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Using hands to keep people alive
Manteca District Ambulance pushing hands-only CPR imitative
CPR training-04
An example of the two handed resuscitation technique. - photo by Photo Contributed

Manteca District Ambulance wants to give Manteca-Lathrop residents the power to save lives.

The non-profit ambulance service is hoping to educate as many people as possible in a simple, hands only cardio pulmonary resuscitation technique in a bid to increase the survival rate of people who stop breathing due to various reasons including heart attacks.

The main thrust of its education efforts are in Manteca and Lathrop high schools. So far, some 200 teens have been schooled in the hands only CPR technique at Sierra and Lathrop highs schools. Also a number of Interact students — Rotary’s teen service club affiliate — have also learned the technique.

Manteca District Ambulance Chief Executive Officer Bill Caldera told the Manteca Rotary during a Thursday meeting at Isadore’s the goal is to replicate the success in communities such as Seattle that have seen survival rates for those who have stopped breathing jump by nearly 4 percent due to the ability of more people to use the hands only CPR technique.

Caldera said the hands only technique blessed by the Red Cross in 2010 is designed to overcome hesitations people have about using mouth-to-mouth techniques with complete strangers full CPR require. It also equips more people with skills needed to keep a patient alive until help arrives.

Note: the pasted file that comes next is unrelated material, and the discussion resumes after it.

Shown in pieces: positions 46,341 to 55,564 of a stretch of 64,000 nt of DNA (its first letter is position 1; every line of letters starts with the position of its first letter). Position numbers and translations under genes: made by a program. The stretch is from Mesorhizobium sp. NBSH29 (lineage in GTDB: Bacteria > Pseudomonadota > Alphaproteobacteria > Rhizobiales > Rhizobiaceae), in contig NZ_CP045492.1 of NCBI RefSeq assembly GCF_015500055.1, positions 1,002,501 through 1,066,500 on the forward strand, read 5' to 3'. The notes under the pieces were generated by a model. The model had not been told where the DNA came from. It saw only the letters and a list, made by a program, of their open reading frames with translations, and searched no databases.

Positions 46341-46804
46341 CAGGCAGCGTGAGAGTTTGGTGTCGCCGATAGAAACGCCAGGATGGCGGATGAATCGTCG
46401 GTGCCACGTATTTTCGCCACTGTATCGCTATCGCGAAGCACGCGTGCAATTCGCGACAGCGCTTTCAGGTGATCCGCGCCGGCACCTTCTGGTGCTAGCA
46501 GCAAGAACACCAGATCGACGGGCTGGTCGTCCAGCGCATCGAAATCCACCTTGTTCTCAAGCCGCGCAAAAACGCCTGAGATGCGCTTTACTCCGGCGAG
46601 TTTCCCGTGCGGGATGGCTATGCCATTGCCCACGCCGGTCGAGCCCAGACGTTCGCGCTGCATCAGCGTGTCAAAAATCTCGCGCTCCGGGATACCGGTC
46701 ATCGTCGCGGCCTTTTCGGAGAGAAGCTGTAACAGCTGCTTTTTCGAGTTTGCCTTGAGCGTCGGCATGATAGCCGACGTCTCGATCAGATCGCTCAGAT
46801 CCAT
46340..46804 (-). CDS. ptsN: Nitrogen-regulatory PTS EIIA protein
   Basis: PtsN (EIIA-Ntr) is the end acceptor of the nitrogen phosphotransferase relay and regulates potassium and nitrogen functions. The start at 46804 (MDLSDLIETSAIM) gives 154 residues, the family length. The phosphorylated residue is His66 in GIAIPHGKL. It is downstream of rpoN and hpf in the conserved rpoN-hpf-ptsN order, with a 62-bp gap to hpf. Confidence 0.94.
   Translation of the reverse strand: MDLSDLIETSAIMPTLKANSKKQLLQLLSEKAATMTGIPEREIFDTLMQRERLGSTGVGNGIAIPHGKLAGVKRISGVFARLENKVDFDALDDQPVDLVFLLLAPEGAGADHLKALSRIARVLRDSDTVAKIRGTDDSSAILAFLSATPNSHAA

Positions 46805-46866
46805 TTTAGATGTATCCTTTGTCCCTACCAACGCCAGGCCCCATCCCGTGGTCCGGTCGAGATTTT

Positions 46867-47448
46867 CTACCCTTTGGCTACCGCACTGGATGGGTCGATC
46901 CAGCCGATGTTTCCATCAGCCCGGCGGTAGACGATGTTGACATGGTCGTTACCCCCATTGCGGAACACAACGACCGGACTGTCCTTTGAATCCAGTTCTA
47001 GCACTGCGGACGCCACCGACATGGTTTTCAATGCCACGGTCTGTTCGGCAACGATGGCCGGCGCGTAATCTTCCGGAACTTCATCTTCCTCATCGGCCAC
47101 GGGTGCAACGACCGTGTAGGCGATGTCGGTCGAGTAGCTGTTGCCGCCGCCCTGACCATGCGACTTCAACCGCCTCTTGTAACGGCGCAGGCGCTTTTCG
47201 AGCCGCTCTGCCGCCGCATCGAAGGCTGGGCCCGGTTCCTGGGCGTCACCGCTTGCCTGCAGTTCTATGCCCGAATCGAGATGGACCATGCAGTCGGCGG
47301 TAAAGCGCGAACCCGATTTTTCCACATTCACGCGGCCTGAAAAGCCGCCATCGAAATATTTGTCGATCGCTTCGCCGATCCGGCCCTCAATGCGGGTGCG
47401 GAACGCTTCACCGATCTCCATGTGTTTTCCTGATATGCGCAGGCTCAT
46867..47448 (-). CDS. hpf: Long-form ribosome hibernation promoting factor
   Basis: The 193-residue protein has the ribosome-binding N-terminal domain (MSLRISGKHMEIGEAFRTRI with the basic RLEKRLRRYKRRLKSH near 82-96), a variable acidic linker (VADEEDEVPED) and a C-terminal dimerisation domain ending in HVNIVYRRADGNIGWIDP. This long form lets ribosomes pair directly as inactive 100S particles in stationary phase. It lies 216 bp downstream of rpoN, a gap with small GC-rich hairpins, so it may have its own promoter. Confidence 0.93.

“Who wants to blow into the mouth of a stranger?” Caldera noted.

He pointed out for many it is a big concern in an age with communicable diseases such as AIDS.

The hands only technique can be taught, practiced, and mastered in less than 55 minutes of class time.

It isn’t likely to restart a heart as full-scale CPR can often do. The goal is to restore the partial flow of oxygenated blood the heart and brain. That delays tissue death and extends the window of opportunity for successfully restarting the heart without permanent brain damage.

It involves compressions of roughly twin chest deep on the chest at a rate of 100 times a minute to pump blood through the body.

A regular CPR class can take up to five hours for certification.

“The goal is to increase the survival rate of people who have stopped breathing,” Caldera said.